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Willful Blindness

A Thought Piece on Consent by Robert Mulolo

TRIGGER WARNING: References of sexual assault and abuse

Before leaving the house… What do you do to avoid from being sexually assaulted?

If you were to ask a man that question, the only answer that comes out is “Nothing” along with snickering because the question is completely ridiculous to hear.

Being in a position of privilege like that allows you to laugh at the situation. It allows you to answer confidently because you can go out of the house and you'll likely see that there is nothing wrong happening out there that could cause for you to feel unsafe.

On the flip side of the coin, when women are asked that same question…

The answers begin flowing in like a goddamn waterfall. The snickering ends at that point and tears are shared during the responses. It is scary to hear what a woman has to go through to avoid any form of harm.

In fact, according to the Sexual Assault Canadian Health Association there are 460,000 sexual assaults in Canada a year, and only 5% of survivors report the assault to the police. It is more alarming to find that in 97% of sexual perpetrators walk free, while only 3% of sexual crimes lead to conviction. Let me provide you the numbers to make it more clear: 460,000 sexual assaults, 23,000 of survivors report the assault, 690 lead to conviction.

I think that’s what it boils down to… Respect.

Women are viewed as these sexual objects that men feel entitled to have at their disposal.

Janese Jackson Talton rejected a man during a night out in Pittsburgh. He felt entitled to have her phone number and because she said "no" to him, he felt he had to shoot her. Her life was taken because she exercised her right to say no.

Recently, in Harlem, a young woman was approached by a group of 3 young men who offered to pay for a bottle of wine she was purchasing. She declined politely. Their response was, “You think you’re better than us.”

These men chased that woman from the front of the store to a nearby car and started to beat her. One of them took it to such an extreme, he bit her forehead, attempting to bite her eye. This beat down was because she declined their offer.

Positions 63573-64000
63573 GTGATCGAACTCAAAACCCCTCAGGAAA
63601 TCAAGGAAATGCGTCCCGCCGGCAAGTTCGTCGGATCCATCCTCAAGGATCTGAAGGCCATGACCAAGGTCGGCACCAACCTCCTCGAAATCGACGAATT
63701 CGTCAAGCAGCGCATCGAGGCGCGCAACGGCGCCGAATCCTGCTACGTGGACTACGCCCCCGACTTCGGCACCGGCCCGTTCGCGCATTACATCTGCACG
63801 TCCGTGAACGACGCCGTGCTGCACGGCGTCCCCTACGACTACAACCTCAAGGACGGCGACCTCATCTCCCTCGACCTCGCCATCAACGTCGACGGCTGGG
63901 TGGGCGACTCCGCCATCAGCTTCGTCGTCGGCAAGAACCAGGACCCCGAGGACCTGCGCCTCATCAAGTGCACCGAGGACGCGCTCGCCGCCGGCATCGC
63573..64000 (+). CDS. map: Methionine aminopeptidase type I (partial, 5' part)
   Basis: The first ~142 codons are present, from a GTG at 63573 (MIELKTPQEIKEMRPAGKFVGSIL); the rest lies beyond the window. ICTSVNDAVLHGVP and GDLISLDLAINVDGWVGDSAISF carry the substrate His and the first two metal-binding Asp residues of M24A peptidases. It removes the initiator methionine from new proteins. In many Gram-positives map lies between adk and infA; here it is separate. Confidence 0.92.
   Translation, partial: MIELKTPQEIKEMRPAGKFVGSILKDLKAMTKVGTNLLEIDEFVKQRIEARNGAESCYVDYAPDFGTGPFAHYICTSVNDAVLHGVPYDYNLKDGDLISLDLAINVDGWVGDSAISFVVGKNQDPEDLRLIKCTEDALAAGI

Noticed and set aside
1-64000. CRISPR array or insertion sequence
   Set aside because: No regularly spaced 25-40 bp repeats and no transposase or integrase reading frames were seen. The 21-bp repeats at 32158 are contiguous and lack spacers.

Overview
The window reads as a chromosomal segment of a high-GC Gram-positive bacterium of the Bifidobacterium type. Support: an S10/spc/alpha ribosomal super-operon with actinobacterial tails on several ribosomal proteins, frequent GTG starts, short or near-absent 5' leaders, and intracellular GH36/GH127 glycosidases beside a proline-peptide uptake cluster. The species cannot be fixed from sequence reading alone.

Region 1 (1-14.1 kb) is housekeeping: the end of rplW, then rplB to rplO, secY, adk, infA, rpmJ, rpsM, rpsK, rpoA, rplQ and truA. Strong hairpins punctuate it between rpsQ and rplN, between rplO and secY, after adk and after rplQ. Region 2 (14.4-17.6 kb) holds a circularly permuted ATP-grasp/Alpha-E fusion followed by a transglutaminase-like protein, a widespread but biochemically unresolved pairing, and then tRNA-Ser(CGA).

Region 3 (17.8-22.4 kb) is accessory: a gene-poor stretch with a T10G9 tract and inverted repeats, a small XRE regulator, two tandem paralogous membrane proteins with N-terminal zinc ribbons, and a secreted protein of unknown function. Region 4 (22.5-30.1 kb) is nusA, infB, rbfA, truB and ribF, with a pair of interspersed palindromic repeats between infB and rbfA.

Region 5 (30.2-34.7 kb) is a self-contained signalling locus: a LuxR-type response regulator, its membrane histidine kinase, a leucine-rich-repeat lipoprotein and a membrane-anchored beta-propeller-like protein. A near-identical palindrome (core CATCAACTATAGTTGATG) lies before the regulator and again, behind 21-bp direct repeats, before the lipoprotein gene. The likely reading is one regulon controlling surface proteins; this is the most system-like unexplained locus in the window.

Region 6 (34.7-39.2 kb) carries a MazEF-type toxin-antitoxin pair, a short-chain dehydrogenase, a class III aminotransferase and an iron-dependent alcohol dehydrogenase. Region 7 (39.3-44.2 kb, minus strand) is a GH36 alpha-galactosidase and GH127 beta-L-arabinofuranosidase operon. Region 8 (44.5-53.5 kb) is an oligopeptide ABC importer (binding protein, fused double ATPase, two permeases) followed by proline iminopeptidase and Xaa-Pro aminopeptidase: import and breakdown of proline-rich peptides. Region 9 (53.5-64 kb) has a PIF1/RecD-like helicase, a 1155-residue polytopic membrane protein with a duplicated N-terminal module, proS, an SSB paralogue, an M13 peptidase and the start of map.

Elliot Rodger is another man who felt entitled to some "lovin" as he said in a chilling video, “I don’t know why you girls aren’t attracted to me, but I will punish you all for it.”

Leaving a 140 page manifesto, he shot outside of a sorority of the University of California’s Santa Barbara Campus, killing two women. He ran down a couple of cyclists and murdered a couple more people before taking his own life. All of this, because he was tired of being a virgin.

If we viewed women as human beings, we would more than likely see that their right to choose should be respected. To have conversations with them is not enough. To call them ‘sisters’ ‘queens’ ‘princesses’ is not enough. Doing away with your male privilege is probably not possible but accepting the humanity of these women and taking steps to address patriarchy in society.

What was your inspiration behind this? Some may ask me…

Well, I was on social media and I saw the following post on a friend's page:

Okay scenario.... You're a guy. You see this gorgeous girl at a festival. You approach her and ask her for her number. She gives it to you. You text her on the spot to see if she gave u the right number. She answers. So the next day you text again no answer. So you call... You get her voicemail. You try again next week. No answer... So you try again a few weeks after that..... No answer.... So uhm... When do y'all stop trying lol ?

Men, black and white, belonging to the age group of the person who posted this, all asked variations of the following question in the comment section: "WHY DID SHE GIVE HER NUMBER IN THE FIRST PLACE?"

So I repeat the question that was asked originally at the beginning of this piece… "What do you do to avoid being sexually assaulted?"

The reason why a woman may give her number is because of situations like the one Janese Jackson Talton was in. Saying "no" does not work because there are men who take it to the extreme. The following situations can possibly occur:

· She may be physically harmed or assaulted.

· There's a possibility that she may be followed or stalked

· There's a possibility that she can be verbally assaulted

· The horror stories are countless, but the least that can happen is the man walking away, understanding the situation.

Giving a fake number may not work because a man might test the number right there in front of the woman and if unhappy, the same options as above may occur.

A conversation amongst men needs to take place to begin the process of unlearning the toxic environment patriarchy has created for women across the world.

I do not believe that it’s fair for a woman to have to lie and say that she has a man in order to get rid of an unwanted suitor. What that says to me is that another man is more respected than her "no".

For more information on Sexual Assault and Rape Culture in Society and how you can do your part to address this issue, please visit the link below:

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